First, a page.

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By Citizen Reporter


‘Greatest Shoal on Earth’: Stage set for Sardine Run

Sardine Run 2023: The feeling is that there's a good chance the shoals will be arriving in the next few weeks.

The scene is set on the South Coast for the “Greatest Shoal on Earth”. The temperatures are dropping and the aloes are in full bloom, which means one thing – the annual Sardine Run is on its way.

Anglers, seine netters, divers and spectators are already heading to the Paradise of the Zulu Kingdom in preparation for one of the planet’s biggest biomass migrations.

KZN South Coast ‘front-row seats’ to Sardine Run

“Not only does the KZN South Coast enjoy some of the country’s best winter weather, we’re also fortunate enough to offer front-row seats to this incredible spectacle,” said Phelisa Mangcu, CEO of South Coast Tourism & Investment Enterprise (SCTIE).

sardine run
The silver fish netted during a previous Sardine Run. Photo: Supplied/ SCTIE

“The past few years we’ve experienced some of the best Sardine Runs, with a lot of shoal activity close to shore. We’re optimistic that the 2023 Sardine Run will be just as spectacular for all our visitors and anglers.”

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Calendar highlight

The run is a calendar highlight for local fishermen who haul in big catches to sell directly to the public, fisheries and restaurants.

Demetre Stamatis, one local seine netter, said they’d already noted a lot of fish activity, with pilot shoals passing Mazeppa Bay (Eastern Cape) and Hagga Hagga (Wild Coast).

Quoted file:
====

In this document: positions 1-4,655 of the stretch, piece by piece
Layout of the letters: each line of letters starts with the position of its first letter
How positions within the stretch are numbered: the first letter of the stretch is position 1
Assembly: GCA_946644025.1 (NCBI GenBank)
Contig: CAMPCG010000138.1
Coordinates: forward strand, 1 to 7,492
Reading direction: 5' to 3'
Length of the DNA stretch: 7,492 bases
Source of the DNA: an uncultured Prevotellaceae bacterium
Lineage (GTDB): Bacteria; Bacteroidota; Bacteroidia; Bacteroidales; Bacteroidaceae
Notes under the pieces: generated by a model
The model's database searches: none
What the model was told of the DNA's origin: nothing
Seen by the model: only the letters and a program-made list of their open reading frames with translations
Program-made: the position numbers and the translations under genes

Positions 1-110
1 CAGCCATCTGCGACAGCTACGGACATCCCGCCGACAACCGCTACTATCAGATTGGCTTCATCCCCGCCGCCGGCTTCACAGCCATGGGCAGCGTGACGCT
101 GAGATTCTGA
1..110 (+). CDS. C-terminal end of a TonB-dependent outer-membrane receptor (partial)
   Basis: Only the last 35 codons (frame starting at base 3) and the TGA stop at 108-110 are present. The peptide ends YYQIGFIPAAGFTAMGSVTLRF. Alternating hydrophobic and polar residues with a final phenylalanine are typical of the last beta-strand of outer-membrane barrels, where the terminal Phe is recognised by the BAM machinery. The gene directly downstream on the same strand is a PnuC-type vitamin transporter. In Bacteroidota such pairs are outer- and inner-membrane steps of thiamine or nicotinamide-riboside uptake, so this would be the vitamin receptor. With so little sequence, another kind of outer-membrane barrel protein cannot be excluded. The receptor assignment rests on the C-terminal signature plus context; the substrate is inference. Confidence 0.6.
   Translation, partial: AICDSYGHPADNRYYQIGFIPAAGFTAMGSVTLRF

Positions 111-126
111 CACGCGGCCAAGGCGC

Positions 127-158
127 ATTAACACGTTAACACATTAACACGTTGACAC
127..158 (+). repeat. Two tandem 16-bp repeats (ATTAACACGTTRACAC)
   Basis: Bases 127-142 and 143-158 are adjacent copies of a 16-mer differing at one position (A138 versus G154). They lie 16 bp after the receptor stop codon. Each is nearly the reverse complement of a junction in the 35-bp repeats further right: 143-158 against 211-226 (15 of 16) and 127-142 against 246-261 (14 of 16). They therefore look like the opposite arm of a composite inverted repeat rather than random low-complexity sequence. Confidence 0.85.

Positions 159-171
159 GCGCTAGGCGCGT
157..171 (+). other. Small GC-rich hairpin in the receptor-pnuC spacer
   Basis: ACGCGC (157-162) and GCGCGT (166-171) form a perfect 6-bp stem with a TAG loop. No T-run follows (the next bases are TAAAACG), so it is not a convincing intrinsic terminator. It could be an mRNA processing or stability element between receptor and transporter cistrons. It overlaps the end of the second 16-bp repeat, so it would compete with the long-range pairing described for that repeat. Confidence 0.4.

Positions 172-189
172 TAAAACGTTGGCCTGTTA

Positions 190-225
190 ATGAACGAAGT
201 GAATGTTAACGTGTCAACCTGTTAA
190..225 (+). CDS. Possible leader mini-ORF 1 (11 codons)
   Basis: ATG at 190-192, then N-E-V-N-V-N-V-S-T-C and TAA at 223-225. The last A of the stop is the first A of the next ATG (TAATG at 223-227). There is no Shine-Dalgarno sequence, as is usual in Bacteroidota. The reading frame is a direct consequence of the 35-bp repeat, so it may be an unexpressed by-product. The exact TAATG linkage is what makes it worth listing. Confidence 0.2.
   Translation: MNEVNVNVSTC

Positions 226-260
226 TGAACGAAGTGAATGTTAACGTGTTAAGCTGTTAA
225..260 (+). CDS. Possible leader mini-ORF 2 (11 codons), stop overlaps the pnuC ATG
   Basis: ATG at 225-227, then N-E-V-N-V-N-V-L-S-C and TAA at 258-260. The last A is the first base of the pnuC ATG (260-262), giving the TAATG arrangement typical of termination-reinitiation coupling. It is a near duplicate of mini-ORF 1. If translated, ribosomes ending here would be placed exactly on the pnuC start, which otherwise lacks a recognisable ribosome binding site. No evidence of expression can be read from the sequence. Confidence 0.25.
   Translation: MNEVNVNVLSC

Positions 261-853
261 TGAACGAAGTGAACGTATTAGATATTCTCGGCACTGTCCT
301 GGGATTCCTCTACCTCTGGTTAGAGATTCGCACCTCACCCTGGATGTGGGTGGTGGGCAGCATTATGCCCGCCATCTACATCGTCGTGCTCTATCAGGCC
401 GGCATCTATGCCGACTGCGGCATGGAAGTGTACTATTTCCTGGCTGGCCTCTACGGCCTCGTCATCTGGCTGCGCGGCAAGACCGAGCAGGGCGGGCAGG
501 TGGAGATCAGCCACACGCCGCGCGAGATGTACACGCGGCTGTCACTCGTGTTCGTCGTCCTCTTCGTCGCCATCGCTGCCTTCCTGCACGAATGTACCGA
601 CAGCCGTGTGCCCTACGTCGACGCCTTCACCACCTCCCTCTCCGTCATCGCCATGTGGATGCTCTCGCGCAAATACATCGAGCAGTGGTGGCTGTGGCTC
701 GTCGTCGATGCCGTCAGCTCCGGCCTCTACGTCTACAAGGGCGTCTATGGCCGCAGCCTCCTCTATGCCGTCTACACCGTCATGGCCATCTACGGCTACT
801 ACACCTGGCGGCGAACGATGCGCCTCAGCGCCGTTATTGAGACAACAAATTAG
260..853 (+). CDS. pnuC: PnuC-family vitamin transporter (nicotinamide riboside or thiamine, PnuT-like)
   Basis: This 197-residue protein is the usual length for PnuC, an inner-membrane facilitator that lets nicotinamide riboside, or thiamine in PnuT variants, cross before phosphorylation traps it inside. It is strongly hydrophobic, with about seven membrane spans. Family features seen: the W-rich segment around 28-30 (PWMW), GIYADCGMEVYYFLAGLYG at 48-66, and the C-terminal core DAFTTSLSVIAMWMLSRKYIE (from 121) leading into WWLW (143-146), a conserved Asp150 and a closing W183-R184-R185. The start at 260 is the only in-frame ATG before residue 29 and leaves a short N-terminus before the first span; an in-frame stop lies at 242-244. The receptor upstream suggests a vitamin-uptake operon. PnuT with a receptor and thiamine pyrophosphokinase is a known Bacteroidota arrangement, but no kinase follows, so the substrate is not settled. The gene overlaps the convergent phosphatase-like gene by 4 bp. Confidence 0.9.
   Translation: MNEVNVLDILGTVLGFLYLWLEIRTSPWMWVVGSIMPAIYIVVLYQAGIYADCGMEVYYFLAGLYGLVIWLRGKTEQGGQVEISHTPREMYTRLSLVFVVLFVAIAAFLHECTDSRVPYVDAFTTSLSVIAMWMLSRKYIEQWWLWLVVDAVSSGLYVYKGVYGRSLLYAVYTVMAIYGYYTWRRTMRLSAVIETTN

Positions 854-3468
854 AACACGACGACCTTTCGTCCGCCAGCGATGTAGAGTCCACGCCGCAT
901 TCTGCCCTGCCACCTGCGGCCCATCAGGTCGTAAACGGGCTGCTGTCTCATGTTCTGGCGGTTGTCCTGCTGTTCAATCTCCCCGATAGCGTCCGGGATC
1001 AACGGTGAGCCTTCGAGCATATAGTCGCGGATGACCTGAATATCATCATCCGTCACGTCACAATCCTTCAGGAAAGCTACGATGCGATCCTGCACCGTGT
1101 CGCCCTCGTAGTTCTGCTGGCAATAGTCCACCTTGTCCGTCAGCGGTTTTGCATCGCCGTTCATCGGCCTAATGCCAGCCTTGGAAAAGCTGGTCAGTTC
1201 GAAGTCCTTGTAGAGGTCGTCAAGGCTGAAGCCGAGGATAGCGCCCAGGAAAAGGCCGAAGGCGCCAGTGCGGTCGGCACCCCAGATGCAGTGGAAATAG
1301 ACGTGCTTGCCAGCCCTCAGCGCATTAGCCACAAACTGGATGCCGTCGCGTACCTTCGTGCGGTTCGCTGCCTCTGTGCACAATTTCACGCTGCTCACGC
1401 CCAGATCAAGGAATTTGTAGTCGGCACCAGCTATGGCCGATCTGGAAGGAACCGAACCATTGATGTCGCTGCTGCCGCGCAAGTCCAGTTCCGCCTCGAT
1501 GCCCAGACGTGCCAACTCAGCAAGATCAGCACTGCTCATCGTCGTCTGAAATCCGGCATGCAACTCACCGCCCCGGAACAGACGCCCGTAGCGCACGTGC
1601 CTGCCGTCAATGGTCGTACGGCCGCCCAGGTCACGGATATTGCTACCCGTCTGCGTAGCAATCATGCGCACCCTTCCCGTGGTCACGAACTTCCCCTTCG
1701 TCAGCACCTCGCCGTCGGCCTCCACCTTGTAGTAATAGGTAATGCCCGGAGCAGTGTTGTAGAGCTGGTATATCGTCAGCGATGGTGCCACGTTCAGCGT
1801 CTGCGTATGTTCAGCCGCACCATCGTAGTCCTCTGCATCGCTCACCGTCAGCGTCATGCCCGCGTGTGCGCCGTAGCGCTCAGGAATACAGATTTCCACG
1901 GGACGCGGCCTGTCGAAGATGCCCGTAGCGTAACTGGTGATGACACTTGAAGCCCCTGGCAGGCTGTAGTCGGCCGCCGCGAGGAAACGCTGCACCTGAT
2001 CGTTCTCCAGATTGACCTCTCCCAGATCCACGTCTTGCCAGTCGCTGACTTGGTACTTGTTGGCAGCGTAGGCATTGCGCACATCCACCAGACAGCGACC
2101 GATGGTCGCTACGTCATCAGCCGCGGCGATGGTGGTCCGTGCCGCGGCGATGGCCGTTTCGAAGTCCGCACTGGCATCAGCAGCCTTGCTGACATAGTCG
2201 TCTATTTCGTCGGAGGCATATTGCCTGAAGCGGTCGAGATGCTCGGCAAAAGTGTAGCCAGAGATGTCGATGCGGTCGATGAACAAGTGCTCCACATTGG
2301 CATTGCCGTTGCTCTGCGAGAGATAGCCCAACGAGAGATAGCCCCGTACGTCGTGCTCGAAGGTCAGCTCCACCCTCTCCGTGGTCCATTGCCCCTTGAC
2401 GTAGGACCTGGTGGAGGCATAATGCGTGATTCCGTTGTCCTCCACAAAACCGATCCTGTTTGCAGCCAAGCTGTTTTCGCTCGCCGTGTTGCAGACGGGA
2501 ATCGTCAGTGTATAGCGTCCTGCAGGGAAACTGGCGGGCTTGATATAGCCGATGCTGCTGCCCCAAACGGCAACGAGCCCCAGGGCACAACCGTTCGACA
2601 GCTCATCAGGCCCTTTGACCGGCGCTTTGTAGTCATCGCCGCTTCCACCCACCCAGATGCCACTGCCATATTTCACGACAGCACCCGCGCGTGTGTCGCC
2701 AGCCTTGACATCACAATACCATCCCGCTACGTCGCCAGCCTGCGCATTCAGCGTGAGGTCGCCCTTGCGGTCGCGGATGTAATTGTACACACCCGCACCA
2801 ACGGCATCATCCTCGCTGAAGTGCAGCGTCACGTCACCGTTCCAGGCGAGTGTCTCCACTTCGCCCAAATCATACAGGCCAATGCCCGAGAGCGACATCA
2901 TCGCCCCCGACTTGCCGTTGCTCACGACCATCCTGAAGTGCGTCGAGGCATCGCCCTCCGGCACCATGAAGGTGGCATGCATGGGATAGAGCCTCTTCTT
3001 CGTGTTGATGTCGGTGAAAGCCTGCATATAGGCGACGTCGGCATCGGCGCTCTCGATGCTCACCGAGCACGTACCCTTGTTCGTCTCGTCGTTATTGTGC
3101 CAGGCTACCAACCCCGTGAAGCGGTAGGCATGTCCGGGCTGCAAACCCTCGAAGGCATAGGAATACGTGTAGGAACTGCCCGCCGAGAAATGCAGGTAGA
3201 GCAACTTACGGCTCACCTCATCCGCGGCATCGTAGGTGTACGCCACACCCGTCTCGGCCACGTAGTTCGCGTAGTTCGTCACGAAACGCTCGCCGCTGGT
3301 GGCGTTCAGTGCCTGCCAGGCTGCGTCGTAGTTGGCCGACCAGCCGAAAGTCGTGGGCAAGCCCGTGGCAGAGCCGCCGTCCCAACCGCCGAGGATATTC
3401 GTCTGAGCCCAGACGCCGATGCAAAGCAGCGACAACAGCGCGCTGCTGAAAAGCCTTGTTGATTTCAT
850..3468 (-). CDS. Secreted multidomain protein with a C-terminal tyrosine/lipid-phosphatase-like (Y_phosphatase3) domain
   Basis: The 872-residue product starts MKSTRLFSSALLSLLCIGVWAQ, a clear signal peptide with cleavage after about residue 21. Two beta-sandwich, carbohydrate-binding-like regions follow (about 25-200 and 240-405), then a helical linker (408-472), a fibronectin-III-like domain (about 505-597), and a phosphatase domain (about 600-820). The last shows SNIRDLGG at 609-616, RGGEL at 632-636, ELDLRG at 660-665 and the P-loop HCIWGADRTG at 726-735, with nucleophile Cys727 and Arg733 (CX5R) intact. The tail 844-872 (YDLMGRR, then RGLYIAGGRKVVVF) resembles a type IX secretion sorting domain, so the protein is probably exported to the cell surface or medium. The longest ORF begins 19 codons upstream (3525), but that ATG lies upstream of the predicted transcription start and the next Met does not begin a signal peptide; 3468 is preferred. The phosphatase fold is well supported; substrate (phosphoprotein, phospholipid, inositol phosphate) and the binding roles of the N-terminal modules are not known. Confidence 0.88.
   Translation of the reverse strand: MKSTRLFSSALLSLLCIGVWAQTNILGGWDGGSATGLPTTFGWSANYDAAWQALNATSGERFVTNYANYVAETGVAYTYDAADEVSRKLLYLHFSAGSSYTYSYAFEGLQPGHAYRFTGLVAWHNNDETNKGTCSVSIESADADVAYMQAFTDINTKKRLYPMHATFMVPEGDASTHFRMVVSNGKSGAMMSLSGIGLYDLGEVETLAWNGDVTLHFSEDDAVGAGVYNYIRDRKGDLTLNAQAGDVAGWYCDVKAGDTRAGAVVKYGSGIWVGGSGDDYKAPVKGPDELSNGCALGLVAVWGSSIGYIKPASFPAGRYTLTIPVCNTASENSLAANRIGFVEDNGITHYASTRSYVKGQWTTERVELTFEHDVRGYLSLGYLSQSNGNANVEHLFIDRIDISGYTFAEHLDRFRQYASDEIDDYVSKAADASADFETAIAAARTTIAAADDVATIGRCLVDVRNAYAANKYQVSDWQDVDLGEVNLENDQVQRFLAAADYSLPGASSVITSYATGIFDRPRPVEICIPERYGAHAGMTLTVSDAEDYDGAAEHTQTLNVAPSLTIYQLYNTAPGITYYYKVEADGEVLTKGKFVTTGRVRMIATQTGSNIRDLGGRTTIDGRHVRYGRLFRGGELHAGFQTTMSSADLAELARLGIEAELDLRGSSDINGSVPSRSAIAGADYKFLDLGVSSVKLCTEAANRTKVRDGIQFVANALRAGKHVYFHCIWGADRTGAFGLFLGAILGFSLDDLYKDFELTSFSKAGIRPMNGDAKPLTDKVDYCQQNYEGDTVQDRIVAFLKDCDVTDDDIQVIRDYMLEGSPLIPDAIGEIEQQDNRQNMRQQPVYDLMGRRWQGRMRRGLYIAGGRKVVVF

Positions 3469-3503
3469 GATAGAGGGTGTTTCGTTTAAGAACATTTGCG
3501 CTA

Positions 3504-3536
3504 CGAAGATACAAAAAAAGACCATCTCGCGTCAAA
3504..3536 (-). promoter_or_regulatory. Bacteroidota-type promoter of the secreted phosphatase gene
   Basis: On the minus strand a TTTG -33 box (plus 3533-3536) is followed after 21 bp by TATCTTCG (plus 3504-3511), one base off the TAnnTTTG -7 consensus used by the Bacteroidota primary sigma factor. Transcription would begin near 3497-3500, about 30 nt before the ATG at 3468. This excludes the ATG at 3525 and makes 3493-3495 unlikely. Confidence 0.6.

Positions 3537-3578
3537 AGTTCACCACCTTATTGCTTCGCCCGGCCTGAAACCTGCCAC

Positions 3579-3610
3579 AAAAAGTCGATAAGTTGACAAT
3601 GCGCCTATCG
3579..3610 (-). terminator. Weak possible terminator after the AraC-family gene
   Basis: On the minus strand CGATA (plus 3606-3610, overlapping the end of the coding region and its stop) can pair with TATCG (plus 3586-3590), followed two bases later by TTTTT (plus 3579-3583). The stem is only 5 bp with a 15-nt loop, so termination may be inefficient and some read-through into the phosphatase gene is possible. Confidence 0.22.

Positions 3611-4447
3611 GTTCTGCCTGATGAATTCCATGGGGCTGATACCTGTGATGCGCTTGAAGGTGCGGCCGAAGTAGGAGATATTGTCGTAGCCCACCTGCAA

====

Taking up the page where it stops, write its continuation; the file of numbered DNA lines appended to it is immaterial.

The feeling is that there’s a good chance the shoals will be arriving in the next few weeks.

Commenting on the importance of this migration for local anglers, Stamatis said: “On a commercial side, there are a number of netting licence holders that rely on the Sardine Run to supplement their income, and a number of the buyers who need the supplementary income generated by the catch because, this time of year, they can’t rely on fresh vegetables and fish.

“There are also those who process the sardines for sale later in the year which can be a cheap and viable resource.”

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Bird activity is quite something during the Sardine Run, as shown here during a previous season. Photo: Supplied/ SCTIE

Sardine Run duration

Stamatis said it’s difficult to determine a good number of nets per season because the more sardines that are caught, the lower the price they can be sold for.

“The Sardine Run can go on for up to six weeks, and daily netting can be up to 15 nets a day – but this is the exception rather than a rule. There will be a lot of days that only one or two nets are taken.”

Edited by Cornelia le Roux.
This article originally appeared in the South Coast Herald and was republished with permission. Read the original article here. 

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